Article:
Ten years ago, when Ed Miliband was elected leader, Labour’s soft left found its moment in the limelight again. A decade later, with Keir Starmer as leader and Ed Miliband its most popular senior figure among members, this remains a soft left party.
But ask anyone what our agenda looks like and you get blank stares and confusion, if not derision. For the past decade, we tried to split the difference between warring factions: rejecting Blairite indifference to neoliberalism, civil liberties, welfare cuts and foreign policy mistakes; but equally unwilling to accept the SWP/Stop the War agenda.
It only led to paralysis. And it led to Ed Miliband’s defeat. For those of us in Labour’s centre, this is an intellectual and political failure. We need to define our own agenda based on our principles. Let’s start that conversation.
I’ll kick off with three key principles that should define the soft left. Then, three areas we should focus on. And finally, three difficult debates we must have to win power again.
Here’s what I believe makes us different.
Pluralism. Our political coalitions will have to be diverse. This is a boon and a curse. It means we have to accept a diversity of views and approaches in our coalition. We don’t operate by driving out dissenting views.
Pragmatism. To accept diversity of views will require compromise. We don’t always get what we want and we don’t demand ideological purity. We win voters over by engaging them, not dismissing them as sellouts or Tories.
Competence. A leader must be good at setting out a clear agenda, effective at holding the Tories to account, and look believable in what they want to achieve.
Where do we stand on the big questions? Here are my proposals.
Full employment through a jobs guarantee. Neoliberalism created an economy that prized capital over jobs; where financial instruments are conjured up by private equity firms to asset-strip companies and destroy livelihoods. We need a focus back on an economy where people have stability and the government prioritises job creation – and guarantee them if necessary. On the economy, there should be only one mantra: jobs, jobs, jobs.
Electrify everything. The climate crisis is the biggest threat facing our country and we have to rise up to this challenge. The problem isn’t the cost of clean energy anymore, it is how little we rely on it. Labour should end all subsidy of fossil fuels and aim for full electrification of heating, transport and energy sectors. The technology exists or is within our grasp. Investing in them would create more jobs.
An ethical foreign policy. We stand not for Labour remaking Britain into an isolationist or imperialist power, but for defending democracy and human rights against genocide and authoritarianism around the world. That includes not just Russia and China but Saudi Arabia too. Just as Iraq was a disaster, our shameful inaction over genocide in Syria illustrates the dangers of doing nothing. We need to go back to the principles espoused by Robin Cook.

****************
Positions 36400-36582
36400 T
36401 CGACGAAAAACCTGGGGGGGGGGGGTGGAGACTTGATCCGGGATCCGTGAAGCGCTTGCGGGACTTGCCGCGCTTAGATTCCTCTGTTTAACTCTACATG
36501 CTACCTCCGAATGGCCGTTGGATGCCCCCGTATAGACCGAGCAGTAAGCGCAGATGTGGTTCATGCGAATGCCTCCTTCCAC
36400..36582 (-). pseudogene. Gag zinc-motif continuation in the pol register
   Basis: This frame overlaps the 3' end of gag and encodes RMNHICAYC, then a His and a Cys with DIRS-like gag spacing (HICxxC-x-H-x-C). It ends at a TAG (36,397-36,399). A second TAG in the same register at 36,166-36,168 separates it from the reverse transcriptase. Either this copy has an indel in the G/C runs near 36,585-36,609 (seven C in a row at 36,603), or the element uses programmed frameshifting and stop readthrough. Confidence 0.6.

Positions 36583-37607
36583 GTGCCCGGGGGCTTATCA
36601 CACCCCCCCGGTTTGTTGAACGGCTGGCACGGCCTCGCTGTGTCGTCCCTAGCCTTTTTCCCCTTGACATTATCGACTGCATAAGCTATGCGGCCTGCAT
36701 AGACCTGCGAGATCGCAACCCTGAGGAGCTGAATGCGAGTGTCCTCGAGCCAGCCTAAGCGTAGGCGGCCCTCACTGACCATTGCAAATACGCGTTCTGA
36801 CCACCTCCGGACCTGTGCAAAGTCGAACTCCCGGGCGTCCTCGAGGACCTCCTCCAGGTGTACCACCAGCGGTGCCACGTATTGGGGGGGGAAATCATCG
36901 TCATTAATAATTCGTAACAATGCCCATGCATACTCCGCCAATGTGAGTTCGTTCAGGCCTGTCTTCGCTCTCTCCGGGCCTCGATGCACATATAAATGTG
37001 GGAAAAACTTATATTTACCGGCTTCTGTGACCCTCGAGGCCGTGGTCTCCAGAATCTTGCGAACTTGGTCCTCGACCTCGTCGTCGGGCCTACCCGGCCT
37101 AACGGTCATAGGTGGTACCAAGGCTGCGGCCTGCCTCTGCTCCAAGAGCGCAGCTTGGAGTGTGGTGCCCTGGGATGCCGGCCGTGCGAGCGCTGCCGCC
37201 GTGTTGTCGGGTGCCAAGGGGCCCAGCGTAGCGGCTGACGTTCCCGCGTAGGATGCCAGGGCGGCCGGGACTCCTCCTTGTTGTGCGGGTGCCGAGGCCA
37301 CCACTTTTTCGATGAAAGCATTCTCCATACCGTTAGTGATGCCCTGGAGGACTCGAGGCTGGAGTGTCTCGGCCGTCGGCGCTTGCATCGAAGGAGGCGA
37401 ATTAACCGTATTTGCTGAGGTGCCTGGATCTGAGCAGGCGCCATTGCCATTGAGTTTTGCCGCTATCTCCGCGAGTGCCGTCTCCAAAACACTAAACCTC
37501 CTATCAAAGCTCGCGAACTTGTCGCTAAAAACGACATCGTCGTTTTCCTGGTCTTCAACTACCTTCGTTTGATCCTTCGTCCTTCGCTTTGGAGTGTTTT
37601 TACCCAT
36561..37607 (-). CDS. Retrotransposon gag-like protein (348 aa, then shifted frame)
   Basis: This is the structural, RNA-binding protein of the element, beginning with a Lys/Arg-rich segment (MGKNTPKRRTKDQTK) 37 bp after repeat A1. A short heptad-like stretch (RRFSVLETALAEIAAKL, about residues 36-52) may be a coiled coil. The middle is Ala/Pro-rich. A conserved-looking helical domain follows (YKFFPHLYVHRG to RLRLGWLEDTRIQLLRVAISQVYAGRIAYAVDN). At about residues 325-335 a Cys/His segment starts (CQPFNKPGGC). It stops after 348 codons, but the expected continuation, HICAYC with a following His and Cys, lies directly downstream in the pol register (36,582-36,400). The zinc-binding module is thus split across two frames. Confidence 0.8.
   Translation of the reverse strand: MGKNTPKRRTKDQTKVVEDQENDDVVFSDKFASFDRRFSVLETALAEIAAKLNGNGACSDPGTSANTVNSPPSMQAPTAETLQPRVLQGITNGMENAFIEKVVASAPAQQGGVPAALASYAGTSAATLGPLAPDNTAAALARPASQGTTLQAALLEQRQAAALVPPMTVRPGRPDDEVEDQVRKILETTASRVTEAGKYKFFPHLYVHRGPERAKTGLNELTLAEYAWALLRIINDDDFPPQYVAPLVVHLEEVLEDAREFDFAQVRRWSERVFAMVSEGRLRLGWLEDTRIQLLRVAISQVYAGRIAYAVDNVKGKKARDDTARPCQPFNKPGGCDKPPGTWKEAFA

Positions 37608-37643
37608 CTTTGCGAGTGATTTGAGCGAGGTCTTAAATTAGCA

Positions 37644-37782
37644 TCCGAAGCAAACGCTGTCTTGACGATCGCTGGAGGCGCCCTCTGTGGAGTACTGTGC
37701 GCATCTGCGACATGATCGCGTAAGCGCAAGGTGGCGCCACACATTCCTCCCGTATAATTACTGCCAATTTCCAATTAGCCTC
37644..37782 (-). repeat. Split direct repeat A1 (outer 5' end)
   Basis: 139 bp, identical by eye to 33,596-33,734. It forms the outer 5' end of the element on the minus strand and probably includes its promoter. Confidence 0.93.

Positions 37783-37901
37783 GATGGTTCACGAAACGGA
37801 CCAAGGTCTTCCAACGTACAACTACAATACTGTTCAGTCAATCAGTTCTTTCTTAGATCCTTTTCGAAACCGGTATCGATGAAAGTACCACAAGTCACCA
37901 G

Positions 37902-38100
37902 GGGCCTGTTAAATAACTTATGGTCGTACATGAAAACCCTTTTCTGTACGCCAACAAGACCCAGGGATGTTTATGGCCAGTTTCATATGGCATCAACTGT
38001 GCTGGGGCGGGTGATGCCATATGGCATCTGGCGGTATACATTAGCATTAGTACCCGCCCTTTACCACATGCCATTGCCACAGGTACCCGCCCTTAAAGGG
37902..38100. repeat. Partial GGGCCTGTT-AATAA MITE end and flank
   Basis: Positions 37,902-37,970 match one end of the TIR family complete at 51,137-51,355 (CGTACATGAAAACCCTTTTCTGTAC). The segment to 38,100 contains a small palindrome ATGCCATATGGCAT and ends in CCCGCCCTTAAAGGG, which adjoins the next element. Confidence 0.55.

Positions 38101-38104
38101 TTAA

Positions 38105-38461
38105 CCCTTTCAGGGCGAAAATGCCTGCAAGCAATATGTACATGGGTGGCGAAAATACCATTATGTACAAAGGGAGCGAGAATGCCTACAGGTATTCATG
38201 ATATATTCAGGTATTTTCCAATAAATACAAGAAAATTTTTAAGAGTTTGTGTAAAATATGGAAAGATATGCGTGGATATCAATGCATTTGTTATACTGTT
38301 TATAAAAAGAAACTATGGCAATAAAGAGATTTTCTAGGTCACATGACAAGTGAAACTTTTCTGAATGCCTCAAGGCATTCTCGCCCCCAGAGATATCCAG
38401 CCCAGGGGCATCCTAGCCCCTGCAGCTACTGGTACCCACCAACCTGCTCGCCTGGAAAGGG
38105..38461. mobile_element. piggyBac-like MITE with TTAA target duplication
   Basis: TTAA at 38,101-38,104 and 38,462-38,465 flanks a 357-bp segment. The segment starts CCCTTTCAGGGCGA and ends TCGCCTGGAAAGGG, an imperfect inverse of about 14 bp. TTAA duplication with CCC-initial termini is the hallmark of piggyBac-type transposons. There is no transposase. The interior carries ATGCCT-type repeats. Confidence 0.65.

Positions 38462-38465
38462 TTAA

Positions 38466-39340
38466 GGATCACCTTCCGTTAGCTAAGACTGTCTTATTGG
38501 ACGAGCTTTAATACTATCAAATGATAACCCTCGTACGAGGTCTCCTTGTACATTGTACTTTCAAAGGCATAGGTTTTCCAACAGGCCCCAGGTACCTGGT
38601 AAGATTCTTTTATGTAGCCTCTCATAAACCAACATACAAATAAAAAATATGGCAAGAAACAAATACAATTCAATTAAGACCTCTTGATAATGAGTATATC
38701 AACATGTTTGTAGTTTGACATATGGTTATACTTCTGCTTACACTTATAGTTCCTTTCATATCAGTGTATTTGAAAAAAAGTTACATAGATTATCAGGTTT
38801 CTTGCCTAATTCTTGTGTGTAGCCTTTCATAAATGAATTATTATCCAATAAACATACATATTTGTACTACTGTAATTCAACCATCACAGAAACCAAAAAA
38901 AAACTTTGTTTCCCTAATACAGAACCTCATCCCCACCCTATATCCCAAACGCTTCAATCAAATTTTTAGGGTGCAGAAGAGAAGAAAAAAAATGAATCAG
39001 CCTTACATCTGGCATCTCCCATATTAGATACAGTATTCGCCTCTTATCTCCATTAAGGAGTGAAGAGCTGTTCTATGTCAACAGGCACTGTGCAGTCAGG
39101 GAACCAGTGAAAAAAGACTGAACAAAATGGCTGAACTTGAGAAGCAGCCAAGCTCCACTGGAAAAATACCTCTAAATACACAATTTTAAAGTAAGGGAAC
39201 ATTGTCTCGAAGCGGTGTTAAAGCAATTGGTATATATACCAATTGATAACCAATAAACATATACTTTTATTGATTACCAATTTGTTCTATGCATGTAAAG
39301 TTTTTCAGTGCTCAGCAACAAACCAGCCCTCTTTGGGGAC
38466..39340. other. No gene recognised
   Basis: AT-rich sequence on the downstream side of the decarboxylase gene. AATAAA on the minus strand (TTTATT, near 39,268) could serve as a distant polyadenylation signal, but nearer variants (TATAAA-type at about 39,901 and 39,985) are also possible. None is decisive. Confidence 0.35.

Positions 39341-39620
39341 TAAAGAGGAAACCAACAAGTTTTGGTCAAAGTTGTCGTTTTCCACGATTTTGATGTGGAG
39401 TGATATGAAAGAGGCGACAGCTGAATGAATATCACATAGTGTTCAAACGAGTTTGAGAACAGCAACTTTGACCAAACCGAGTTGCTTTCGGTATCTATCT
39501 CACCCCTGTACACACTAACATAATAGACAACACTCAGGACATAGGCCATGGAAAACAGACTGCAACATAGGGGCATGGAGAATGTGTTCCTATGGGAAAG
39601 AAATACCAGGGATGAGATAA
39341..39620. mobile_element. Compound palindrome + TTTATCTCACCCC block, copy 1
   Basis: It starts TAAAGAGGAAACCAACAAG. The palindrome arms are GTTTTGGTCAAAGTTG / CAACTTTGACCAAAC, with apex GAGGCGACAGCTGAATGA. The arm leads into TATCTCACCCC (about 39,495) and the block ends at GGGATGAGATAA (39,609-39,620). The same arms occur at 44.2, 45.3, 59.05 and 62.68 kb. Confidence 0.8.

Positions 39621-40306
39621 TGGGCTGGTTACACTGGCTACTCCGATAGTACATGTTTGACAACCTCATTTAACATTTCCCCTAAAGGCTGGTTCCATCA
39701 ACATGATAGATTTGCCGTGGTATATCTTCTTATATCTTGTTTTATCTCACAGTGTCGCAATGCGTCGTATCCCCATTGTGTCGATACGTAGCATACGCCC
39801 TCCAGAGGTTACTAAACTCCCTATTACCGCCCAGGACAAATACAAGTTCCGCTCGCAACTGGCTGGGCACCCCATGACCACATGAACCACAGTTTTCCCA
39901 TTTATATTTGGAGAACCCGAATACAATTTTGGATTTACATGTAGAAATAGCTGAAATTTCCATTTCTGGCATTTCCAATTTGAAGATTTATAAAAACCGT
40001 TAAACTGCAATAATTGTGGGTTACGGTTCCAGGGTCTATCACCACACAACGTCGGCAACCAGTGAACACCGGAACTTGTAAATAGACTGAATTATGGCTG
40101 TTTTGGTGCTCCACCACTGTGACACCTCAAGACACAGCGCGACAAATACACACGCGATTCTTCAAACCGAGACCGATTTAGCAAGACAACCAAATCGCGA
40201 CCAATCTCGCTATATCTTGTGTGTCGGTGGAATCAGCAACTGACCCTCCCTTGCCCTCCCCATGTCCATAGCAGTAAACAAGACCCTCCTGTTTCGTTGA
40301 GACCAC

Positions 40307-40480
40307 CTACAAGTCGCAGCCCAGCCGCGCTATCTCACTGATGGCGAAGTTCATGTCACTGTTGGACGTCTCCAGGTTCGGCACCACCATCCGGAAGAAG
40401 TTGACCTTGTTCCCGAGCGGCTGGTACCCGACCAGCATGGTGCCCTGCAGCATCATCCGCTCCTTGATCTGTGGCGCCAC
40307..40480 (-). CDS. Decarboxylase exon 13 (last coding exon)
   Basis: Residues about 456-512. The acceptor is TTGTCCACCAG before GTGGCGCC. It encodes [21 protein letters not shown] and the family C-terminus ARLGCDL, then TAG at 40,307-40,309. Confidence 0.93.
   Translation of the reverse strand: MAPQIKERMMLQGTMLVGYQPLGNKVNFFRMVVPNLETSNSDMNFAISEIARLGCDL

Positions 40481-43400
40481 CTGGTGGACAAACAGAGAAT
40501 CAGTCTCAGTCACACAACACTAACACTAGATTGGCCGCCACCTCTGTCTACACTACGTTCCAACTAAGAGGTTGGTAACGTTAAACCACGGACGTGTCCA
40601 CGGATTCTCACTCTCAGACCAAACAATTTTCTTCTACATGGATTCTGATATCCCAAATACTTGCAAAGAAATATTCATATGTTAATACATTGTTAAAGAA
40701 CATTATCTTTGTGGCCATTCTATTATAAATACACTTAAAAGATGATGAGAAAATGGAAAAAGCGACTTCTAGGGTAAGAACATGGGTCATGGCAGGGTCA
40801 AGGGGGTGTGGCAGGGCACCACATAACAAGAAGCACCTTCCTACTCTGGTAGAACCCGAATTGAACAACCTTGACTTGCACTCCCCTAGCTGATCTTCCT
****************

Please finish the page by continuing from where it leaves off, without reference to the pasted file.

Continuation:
Three debates to win
But we still have far to go to win an election.
Communities. A Labour Party is nothing if not rooted in communities: geographical, racial, religious or just social. But we have stopped talking the language of community, what it means and how it empowers people. This goes all the way from patriotism and nationhood to talks at the local mosque. We need to rediscover communities and deeper engagement.
Towns and villages. As our activist and voting base becomes more concentrated in cities, we have lost our connection to Britain’s towns and villages – a point Lisa Nandy repeatedly made during the leadership election. We need to rediscover and reconnect with those areas.
Culture wars. The Labour leadership may have learnt to ignore the ‘culture wars’, but our MPs and members certainly have not. Labour doesn’t understand identity politics. It’s not in its DNA. It understands class politics but not identity. Avoid the culture wars on Twitter like the plague.
The soft left agenda
My aim here wasn’t to lay out a manifesto for Labour but a blueprint for the modern soft left. If you disagree, say why. But it’s worse to pretend that we don’t need to show some leadership. We need to get our act together. We should have the confidence bring out the best of our traditions so Labour can win and transform our country again.